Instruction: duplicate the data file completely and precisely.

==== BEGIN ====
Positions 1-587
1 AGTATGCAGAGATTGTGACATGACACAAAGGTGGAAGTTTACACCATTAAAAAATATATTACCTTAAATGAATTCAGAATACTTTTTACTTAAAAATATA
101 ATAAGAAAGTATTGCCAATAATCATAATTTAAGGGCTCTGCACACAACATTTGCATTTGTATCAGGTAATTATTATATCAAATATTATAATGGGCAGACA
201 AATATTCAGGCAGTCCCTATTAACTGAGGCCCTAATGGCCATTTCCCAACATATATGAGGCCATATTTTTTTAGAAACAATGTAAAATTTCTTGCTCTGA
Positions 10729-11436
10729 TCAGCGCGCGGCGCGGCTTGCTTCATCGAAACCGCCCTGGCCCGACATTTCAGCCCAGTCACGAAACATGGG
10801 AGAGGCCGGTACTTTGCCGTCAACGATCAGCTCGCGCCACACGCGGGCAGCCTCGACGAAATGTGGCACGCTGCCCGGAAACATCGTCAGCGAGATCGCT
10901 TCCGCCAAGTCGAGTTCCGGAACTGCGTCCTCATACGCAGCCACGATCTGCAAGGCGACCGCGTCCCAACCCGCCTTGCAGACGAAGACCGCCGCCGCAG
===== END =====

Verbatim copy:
Positions 1-587
1 AGTATGCAGAGATTGTGACATGACACAAAGGTGGAAGTTTACACCATTAAAAAATATATTACCTTAAATGAATTCAGAATACTTTTTACTTAAAAATATA
101 ATAAGAAAGTATTGCCAATAATCATAATTTAAGGGCTCTGCACACAACATTTGCATTTGTATCAGGTAATTATTATATCAAATATTATAATGGGCAGACA
201 AATATTCAGGCAGTCCCTATTAACTGAGGCCCTAATGGCCATTTCCCAACATATATGAGGCCATATTTTTTTAGAAACAATGTAAAATTTCTTGCTCTGA
Positions 10729-11436
10729 TCAGCGCGCGGCGCGGCTTGCTTCATCGAAACCGCCCTGGCCCGACATTTCAGCCCAGTCACGAAACATGGG
10801 AGAGGCCGGTACTTTGCCGTCAACGATCAGCTCGCGCCACACGCGGGCAGCCTCGACGAAATGTGGCACGCTGCCCGGAAACATCGTCAGCGAGATCGCT
10901 TCCGCCAAGTCGAGTTCCGGAACTGCGTCCTCATACGCAGCCACGATCTGCAAGGCGACCGCGTCCCAACCCGCCTTGCAGACGAAGACCGCCGCCGCAG